1) Abbott at one point states, "a Line, if I may so say, has 2 sides (for the points of a Line may be called by courtesy, its sides)"
How is it that a line is said to have 2 sides? I realize that Abbott here is talking of "sides" in a different sense.. referring instead to a two-dimensional definiton of sides I suppose. But this concept becomes even more confusing to me as I consider it in higher dimensions. What exactly are the two-dimensional "sides" of a hypercube?
2) Another mathematical question: Abbott often uses "slice shapes" to attempt to explain three dimensions to a flatlander, or two dimensions to a one-dimensional being. Yet he limits his explanations to consecutive dimensions. What would happen if a fourth dimensional solid were to intersect a two-dimensional world, for instance?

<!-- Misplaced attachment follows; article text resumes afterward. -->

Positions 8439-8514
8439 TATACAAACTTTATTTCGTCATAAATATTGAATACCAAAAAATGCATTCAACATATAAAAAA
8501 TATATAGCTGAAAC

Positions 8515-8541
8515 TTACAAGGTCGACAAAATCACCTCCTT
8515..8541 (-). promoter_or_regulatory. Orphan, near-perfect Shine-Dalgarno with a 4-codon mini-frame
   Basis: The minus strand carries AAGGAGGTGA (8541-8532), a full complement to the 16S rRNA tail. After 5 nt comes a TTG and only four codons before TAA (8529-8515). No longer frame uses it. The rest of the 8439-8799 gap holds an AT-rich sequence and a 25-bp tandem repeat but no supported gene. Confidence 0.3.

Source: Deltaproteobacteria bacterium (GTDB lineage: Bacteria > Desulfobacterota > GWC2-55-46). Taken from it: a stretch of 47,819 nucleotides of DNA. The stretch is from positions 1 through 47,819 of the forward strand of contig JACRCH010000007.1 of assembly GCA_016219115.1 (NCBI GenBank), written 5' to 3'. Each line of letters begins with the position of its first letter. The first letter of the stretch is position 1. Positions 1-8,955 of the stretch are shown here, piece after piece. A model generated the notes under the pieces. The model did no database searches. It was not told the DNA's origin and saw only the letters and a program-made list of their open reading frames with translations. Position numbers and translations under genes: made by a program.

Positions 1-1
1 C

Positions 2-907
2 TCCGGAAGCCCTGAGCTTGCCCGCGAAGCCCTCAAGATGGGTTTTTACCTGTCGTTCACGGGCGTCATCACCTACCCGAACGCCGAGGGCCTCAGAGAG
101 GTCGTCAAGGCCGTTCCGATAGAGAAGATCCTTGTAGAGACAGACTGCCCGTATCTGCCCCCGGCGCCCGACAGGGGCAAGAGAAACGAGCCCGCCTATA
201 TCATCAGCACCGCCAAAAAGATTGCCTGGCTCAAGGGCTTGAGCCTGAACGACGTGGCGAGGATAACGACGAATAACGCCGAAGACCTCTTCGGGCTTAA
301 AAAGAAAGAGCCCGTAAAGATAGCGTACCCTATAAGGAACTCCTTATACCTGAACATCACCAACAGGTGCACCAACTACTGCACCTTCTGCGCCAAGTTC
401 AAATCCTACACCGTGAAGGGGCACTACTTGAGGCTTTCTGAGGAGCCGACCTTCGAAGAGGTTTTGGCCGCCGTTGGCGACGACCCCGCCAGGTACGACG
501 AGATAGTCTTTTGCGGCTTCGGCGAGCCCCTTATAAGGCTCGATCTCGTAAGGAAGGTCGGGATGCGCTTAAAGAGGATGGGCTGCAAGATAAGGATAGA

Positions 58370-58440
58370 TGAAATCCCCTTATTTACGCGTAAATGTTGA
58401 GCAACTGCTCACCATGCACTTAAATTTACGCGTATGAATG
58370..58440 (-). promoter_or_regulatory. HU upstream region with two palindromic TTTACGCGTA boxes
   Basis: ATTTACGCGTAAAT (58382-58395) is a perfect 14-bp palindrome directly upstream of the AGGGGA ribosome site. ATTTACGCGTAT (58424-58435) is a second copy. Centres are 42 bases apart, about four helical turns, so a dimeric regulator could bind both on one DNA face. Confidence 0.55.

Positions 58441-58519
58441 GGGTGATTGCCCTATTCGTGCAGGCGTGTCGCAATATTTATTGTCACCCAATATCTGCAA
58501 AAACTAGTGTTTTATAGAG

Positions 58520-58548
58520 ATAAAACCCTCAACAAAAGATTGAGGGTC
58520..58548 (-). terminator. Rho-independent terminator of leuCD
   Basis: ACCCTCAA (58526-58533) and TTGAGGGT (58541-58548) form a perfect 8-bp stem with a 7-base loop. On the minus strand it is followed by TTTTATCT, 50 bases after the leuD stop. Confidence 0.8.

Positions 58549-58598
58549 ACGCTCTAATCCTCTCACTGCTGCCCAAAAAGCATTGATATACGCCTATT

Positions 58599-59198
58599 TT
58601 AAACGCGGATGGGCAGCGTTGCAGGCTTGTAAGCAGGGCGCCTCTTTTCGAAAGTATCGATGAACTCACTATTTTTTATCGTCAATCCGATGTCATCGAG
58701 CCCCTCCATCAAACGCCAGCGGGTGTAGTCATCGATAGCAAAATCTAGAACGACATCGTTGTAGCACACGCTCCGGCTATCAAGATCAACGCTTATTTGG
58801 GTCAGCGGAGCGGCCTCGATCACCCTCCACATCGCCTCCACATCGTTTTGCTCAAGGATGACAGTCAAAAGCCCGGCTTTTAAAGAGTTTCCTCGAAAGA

3) I noticed also while reading Flatland that Abbott seems nearly obsessed with the social setting of his world. In many ways the rigid class distinctions he describes reminded me of the caste system in India. Yet at various points Abbott makes not-so-subtle references to "Revolution," perhaps likening an isosceles revolt to a Marxist revolution. What were Abbott's political views? Was he a supporter of Marxist ideology?